NOTE: This article was published in July 2012 and reflects the law as it stands on the date of publication and not at any later date.
There has been some uncertainty as to the requirements for a successful claim by an adult child. The classic position was that such claims were not likely to succeed in the absence of a moral obligation or “special circumstances”.
It was not enough to establish: (a) the mere fact of blood relationship and (b) necessitous circumstances (Re Coventry  Ch 461). If those were the only two elements established, it was thought that the claim would fail. This was because no obligation is generally owed by a parent to an adult child (unless the child is disabled and/or there has been a continuing assumption of responsibility by the parent to the child and/or promises made by the parent which have been relied upon by the child). In layman’s terms, an adult child is expected to maintain himself.
However, there has been something of a retreat from the absolute position that an applicant must do more than establish necessity and relationship.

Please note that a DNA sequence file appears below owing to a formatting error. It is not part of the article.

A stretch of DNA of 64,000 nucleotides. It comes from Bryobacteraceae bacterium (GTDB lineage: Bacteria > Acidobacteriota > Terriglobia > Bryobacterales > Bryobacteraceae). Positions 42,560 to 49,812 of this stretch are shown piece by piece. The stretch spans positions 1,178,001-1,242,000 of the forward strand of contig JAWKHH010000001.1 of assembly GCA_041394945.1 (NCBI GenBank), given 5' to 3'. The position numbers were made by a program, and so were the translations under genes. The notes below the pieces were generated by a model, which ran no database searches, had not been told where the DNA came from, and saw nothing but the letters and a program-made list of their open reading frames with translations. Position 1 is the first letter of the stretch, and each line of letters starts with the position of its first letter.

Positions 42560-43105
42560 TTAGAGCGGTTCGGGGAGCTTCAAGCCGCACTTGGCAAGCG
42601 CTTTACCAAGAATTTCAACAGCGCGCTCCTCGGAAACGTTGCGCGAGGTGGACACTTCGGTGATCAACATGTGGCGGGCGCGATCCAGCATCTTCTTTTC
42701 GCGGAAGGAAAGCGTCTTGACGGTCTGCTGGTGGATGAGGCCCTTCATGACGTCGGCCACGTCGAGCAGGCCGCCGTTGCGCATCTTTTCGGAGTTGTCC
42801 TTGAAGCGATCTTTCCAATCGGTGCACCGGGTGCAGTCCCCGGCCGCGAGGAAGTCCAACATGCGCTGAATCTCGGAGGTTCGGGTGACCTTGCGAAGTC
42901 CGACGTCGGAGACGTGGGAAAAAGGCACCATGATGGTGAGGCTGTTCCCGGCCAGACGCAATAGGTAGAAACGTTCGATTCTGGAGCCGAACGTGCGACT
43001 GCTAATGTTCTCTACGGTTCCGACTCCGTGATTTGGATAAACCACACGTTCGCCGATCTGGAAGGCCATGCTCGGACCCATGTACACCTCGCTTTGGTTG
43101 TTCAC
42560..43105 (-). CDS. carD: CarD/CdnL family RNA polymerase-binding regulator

Firstly, it has been said that there is no special bar to claims by adult children. As Browne-Wilkinson J said in Re Dennis  2 All ER 140, at 145B:
The court now approaches claims made by a son on the same basis as claims made by any other applicant, though in the past it might be said that the court viewed such claims with some disfavour.
Secondly, the right approach is for the Court to apply the factors in s. 3 of the 1975 Act, rather than to ask whether the Claimant has only established necessity and relationship, or whether there are “special circumstances” or a “moral obligation” (terms which do not appear in s. 3). The Court should not put a “gloss” on the words in the 1975 Act.
Thirdly, the objection to claims by adult children, however needy, may only apply where the child has earning capacity. In Re Hancock  2 FLR 346 Butler-Sloss L.J. said (at 351F-G):Read More »